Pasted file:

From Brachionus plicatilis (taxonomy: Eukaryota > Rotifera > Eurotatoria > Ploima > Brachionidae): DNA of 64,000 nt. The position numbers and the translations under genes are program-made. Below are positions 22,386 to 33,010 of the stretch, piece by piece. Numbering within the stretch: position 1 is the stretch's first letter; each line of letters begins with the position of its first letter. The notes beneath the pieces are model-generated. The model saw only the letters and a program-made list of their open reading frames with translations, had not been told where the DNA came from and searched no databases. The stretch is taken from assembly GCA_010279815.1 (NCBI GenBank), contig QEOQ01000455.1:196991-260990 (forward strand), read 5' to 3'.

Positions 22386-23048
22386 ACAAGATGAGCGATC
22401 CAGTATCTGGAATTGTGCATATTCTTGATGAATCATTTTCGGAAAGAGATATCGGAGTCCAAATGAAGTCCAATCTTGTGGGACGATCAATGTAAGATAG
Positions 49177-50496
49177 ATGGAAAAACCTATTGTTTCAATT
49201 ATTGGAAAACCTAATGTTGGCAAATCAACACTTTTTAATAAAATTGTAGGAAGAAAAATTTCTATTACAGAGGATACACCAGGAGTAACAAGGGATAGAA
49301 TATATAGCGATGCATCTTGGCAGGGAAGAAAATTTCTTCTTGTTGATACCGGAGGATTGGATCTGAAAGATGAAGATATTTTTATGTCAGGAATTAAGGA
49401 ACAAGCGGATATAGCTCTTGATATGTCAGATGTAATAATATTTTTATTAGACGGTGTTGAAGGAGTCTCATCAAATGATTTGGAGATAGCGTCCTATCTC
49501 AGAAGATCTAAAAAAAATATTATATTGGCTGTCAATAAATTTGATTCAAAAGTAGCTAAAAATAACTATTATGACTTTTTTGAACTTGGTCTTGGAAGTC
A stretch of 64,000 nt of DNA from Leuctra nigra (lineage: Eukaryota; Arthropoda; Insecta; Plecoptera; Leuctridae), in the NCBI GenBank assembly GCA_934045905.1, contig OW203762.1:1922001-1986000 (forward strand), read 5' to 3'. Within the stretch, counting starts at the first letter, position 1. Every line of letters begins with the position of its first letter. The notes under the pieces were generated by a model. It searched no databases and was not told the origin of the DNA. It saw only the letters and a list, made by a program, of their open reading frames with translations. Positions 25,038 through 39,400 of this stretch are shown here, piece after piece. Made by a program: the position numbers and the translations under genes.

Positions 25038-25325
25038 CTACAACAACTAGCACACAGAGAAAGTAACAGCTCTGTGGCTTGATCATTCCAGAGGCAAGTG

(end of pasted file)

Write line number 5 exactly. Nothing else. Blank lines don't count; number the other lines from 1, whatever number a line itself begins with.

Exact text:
Positions 49177-50496